Swinton Wedding

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Saint Margaret’s Church

Bertha Walker, born in 1859 in Barugh, Barnsley, is my first cousin, four times removed and daughter of Richard Walker and Elizabeth Howcroft.

Below is a newspaper article published shortly after Bertha’s marriage to William Chambers.

MEXBOROUGH & SWINTON TIMES.
FRIDAY, June 14, 1889.

WEDDING AT SWINTON. – On Whit-Monday the town of Swinton was very lively on the occasion of the marriage of Miss Bertha Walker (eldest daughter of Mr. Walker, of the Barnsley Co-operative Society, Swinton), to Mr. W. H. Chambers, of Swinton. At about half-past eight o’clock the wedding party proceeded from the home of the bride’s father to the parish church, where the ceremony was performed by the Rev. J. Levett. The bride who was dressed in a slate-coloured silk with creme hat, was given away by her father. The bridesmaids were Miss L. M. Walker, Miss Wilson, and Miss A. E. Hamilton, and they were attired in white, with hats to match. Mr. A. Shaw acted as best man. The “Wedding march” was played by Mr. F. Harding. The following were also present:- Mr. and Mrs. Heaton, Mr. and Mrs. Walker, Misses E. M. Wilson, E. Wilson, Mr. Walker, &c. After the ceremony the bride and bridegroom, with their friends adjourned to the residence of the bride’s father, where a sumptuous breakfast had been prepared. Various toasts were given, and briefly responded to. Mr. Levett, in response to a vote of thanks passed to him by Mr. Heaton for presiding, said it had given him great pleasure to be with them, and he hoped that the bride and bridegroom would live happily together and that fortune would smile upon them. He (Mr. Levett) felt pleasure that the newly wedded couple were going to reside in the village.

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Swinton Barnsley British Co-operative Society

Among the numerous presents received were:- Mrs. Walker, pair of trays; Mr. Wilson, Hoyland, brass kettle; Mrs. Scraggs, butter knife; Miss Walker, Gawber, knives, spoons, &c.; Mrs. Hamilton, Darfield, antimacassars; Mrs. Gelder, vases; H. Walker, Gawber, half-a-dozen knives and forks; Miss L. Walker, Gawber, half-a-dozen wine glasses; Mrs. Shaw, antimacassar; Mr. and Mrs. Powell, Wath, cruet stand; Mr. Barr, Doncaster, pair of vases; Mrs. Walker, worked table cloths; Misses Mellors, Carlton, counterpane; Miss Wilson, Hoyland, sofa cushion; Mr. A. Walker, fire screen; Mr. and Mrs. Heaton, bedroom service; Mr. A. Shaw, timepiece, &c.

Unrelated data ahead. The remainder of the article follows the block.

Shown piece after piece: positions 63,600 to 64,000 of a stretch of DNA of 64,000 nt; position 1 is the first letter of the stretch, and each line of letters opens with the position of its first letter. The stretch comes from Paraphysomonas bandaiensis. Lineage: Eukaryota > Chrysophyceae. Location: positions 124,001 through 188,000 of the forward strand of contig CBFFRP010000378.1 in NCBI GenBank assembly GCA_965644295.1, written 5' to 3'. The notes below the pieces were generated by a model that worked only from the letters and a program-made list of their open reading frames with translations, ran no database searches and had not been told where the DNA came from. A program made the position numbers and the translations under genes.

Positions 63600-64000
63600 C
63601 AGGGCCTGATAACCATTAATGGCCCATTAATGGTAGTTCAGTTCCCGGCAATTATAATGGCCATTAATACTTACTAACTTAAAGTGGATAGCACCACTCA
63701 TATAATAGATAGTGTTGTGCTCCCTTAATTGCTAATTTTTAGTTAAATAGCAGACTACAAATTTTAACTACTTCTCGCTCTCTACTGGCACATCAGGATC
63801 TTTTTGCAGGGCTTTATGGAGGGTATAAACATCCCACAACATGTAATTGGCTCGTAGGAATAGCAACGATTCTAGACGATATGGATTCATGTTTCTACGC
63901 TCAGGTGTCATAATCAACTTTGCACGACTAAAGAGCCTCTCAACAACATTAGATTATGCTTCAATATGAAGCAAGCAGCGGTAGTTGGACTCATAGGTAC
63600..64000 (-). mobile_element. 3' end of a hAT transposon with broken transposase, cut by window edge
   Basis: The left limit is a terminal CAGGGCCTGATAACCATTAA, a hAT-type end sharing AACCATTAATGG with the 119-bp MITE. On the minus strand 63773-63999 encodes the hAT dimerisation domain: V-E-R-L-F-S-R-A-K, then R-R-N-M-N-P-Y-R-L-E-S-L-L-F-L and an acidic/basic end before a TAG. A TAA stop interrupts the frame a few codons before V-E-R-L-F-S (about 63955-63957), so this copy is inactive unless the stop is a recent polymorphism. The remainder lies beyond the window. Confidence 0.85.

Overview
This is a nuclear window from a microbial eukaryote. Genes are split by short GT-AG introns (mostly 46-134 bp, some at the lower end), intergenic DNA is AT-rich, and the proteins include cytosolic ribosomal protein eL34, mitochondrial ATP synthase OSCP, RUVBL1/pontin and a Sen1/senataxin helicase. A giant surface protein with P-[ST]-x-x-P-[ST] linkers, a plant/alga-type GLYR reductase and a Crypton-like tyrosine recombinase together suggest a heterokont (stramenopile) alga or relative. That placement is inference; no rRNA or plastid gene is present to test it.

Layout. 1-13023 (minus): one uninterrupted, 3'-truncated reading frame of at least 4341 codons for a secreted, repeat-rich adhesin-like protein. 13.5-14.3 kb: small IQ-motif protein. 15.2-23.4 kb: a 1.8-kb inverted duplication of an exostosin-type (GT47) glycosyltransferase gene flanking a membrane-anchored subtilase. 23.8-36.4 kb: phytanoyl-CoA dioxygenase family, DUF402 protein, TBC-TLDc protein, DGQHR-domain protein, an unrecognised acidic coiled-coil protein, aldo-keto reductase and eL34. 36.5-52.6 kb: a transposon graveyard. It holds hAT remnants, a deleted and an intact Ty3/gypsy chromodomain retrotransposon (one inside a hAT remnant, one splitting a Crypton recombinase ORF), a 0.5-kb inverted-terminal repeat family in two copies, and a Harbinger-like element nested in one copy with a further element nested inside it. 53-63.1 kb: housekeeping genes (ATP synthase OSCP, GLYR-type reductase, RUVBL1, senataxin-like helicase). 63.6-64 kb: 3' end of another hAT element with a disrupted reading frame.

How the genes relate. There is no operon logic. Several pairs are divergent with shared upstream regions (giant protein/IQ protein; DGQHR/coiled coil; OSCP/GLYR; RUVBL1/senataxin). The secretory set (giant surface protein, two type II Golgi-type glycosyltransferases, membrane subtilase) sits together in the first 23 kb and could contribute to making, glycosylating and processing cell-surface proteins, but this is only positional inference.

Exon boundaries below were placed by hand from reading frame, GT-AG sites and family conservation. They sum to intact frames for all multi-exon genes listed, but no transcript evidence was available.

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Richard Walker & Sarah Ann Mellars

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Swinton Barnsley British Co-operative Society

Richard Walker, born circa 1832 in Barugh, Barnsley, is my third great grand uncle and son of Joseph Walker and Sarah Leech.

In 1858, in Darton, Barnsley, Richard married Elizabeth Howcroft. Together, they issued two children, called, Bertha and Joe.

Richard’s wife, Elizabeth, died in 1862 in Gawber, Barnsley. Richard married again, in 1865 in Saint Thomas the Apostle Church, Gawber, to Sarah Ann Mellars. Richard and Sarah issued three children, called, John William, Arthur and Mary Alice.

Saint Thomas the Apostle

Richard was a Stonemason, like his father, but by the time the 1871 Census was conducted, Richard was a Stonemason and Grocer. By the time the 1881 Census was conducted, Richard was the Store Manager of the Cooperative Store, Church Street, Gawber. At some point between 1881 and 1891, Richard and his family moved to Swinton, near Rotherham and Richard died there on 3rd January 1891.

MEXBOROUGH & SWINTON TIMES.
JANUARY 9, 1891.

WALKER. – January 3, at 30, Station street, Swinton, Richard Walker, stone mason, aged 58.

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North View (third house from left)

Three months after Richard’s death when the 1891 Census was conducted, his wife, Sarah, was the Store Manager at 30 Station Street. 30 Station Street was the address of the Barnsley British Cooperative Society in Swinton and I discovered that this address is currently the location of the Salvation Army Charity Shop, where, coincidentally, my mother worked as a volunteer for around seventeen years. I suspect though that 30 Station Street originally incorporated what is now the Cinamon Indian Cuisine Restaurant (formerly a branch of the Yorkshire Bank).

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Richard & Sarah’s grave

Sarah moved into her daughter’s home, North View, Station Street, after she retired.

Sarah died in July 1906 and below is her obituary.

MEXBOROUGH AND SWINTON TIMES, SATURDAY, JULY 21, 1906

SWINTON NOTES AND NEWS.

We regret to hear of the death of Mrs. S. A. Walker, of Station Street, Swinton. For many years, more than twenty, Mrs. Walker was the manageress of the Co-operative Stores, during which time she won the respect and esteem of a very large circle of friends who will be sorry to hear of her demise. The deceased lady who lived with her daughter, Mrs. Oates, of Station Street, had been indisposed for a considerable time, and her death was not altogether unexpected. The interment took place on Thursday at Gawber Cemetery, near Barnsley.